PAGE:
The American left-wing philosopher and activist Noam Chomsky has branded Boğaziçi University students' resistance “courageous and honorable.”
“In the face of [President Recep Tayyip] Erdoğan government's discriminative and oppressive regime, resistance and demonstration will continue. This non-sense [of government's actions] needs to be ended immediately,” Chomsky said in an interview to Mezopotamya news agency.
Chomsky said Erdoğan's and Interior Minister Süleyman Soylu's targeting of students as “terrorists” is “non-sense and bizarre.” He also called on the international areana to “embrace” the students' protests.
Chomsky's statements came after 3,317 academics from all around the world released a joint statement condemning the Turkish government with regards to its stance on the Boğaziçi University protests. The renowned academics have called on Boğaziçi University's Erdoğan-appointed rector Melih Bulu to resign from his post.
“Turkey's AKP government continues to undermine the rights and freedoms of individuals as well as the principle of autonomy of universities and civic organizations. Most recently, Turkish police have attacked and detained dozens of students who peacefully protested the AKP's attempt to assert political control over Boğaziçi University in İstanbul,” the academics' joint statement read, online news outlet Bianet reported.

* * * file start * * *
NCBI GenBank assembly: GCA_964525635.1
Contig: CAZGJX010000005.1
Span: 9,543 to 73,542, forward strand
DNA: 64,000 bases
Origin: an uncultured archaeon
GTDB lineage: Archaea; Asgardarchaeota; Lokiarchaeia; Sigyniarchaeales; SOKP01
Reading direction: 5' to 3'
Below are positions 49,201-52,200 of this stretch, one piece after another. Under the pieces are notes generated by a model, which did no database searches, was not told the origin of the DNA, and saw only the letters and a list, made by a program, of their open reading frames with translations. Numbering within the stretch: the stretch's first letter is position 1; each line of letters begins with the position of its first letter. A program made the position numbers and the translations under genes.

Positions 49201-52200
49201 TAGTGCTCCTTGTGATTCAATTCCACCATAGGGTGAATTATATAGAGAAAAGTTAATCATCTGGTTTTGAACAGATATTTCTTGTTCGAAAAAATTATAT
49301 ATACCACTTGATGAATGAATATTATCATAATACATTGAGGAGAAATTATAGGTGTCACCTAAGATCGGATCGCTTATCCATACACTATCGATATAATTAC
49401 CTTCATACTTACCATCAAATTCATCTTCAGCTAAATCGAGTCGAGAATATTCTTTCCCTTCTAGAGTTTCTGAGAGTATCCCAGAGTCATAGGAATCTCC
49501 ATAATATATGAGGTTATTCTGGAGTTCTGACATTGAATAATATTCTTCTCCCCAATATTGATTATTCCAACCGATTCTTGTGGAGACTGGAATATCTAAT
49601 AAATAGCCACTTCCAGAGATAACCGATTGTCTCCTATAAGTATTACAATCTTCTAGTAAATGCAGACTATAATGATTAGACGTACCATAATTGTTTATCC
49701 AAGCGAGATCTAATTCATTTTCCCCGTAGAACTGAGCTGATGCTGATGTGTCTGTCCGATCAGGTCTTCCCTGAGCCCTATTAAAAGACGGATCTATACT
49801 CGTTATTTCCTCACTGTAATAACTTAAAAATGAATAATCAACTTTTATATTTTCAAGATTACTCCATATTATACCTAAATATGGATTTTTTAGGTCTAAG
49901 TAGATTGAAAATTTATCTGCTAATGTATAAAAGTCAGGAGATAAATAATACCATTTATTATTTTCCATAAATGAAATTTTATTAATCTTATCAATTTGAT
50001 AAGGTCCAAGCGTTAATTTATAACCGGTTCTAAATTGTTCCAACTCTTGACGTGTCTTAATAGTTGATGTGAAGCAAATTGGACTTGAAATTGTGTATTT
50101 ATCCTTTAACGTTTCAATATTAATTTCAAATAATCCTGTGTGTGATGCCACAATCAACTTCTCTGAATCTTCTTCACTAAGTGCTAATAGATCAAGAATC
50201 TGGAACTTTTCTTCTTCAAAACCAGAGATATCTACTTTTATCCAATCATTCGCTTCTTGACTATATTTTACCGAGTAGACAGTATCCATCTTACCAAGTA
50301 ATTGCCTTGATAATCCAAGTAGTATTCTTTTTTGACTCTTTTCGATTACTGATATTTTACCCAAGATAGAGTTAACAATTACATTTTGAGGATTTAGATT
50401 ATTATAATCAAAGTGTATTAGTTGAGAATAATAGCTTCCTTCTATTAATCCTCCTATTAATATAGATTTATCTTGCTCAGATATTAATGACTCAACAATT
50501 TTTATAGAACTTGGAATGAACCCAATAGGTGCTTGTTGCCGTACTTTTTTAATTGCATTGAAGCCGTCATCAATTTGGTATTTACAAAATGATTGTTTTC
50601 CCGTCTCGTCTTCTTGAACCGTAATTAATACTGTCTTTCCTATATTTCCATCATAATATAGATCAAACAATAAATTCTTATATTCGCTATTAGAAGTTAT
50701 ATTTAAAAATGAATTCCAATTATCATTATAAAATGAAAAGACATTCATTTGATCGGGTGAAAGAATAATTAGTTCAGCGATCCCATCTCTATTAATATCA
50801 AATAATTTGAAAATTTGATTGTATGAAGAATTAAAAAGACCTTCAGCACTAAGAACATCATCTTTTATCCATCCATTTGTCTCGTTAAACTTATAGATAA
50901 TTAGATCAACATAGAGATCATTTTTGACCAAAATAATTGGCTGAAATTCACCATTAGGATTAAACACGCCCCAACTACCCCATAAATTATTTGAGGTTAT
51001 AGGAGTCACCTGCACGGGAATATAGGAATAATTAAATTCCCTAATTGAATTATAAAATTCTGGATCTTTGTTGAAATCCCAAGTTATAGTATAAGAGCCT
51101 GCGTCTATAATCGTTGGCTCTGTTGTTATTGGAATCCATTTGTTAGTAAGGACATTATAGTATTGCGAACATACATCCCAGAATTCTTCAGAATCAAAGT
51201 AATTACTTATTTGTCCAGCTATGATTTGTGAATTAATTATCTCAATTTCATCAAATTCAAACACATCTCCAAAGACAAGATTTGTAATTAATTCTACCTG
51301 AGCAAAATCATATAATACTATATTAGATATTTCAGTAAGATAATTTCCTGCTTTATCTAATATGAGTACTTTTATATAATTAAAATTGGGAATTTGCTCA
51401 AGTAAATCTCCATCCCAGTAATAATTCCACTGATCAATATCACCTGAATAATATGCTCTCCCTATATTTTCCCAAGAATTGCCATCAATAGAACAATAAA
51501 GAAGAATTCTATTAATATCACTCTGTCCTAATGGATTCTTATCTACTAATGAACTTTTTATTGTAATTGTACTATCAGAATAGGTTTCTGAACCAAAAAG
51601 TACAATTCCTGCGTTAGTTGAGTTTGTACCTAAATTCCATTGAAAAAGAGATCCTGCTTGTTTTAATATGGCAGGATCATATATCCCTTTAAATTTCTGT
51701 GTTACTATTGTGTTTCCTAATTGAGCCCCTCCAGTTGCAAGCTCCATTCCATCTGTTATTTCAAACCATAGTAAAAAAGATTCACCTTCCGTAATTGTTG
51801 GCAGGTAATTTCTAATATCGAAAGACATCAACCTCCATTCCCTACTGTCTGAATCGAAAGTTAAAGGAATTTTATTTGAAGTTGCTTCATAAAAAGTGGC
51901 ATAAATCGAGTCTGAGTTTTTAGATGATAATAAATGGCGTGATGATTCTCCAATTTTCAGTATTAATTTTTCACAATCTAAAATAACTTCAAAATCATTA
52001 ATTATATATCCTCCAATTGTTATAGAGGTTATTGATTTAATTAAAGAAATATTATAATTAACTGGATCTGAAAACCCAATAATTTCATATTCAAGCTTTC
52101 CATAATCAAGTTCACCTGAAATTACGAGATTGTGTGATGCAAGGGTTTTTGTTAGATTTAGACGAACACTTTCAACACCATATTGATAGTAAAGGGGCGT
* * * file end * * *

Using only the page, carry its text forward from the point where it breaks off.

"We call upon Professor Bulu to decline the position and we call upon the Turkish government to release any students still in custody, withdraw all charges, and respect academic freedom and university autonomy,” it further said.
Some 600 people have been detained since Jan. 4 after Boğaziçi University protests spread in Istanbul and Ankara. Most have been released, despite repeated statements from officials that the protesters are "terrorists."
Two people who were detained at an Istanbul protest on Feb. 2 were arrested overnight.
Government response to the protests and condemnation of an art display including a picture blending Islamic and LGBT images has alarmed the United States and United Nations, both of which have criticized what they called homophobic rhetoric. Ankara dismissed the criticism as interference in its domestic affairs.
The EU Commission said the detention of students "exercising their legitimate right to freedom of assembly" was deeply worrying, and the COVID pandemic should not be used as a reason to silence critical voices.
"Hate speech displayed by high-level officials against LGBTI students during these events and the closing of a LGBTI association is unacceptable," the commission said.
Erdoğan said that his government would not allow the protests to swell into a repeat of widespread demonstrations in 2013, calling protesters "terrorists." His interior minister described them as "LGBT deviants."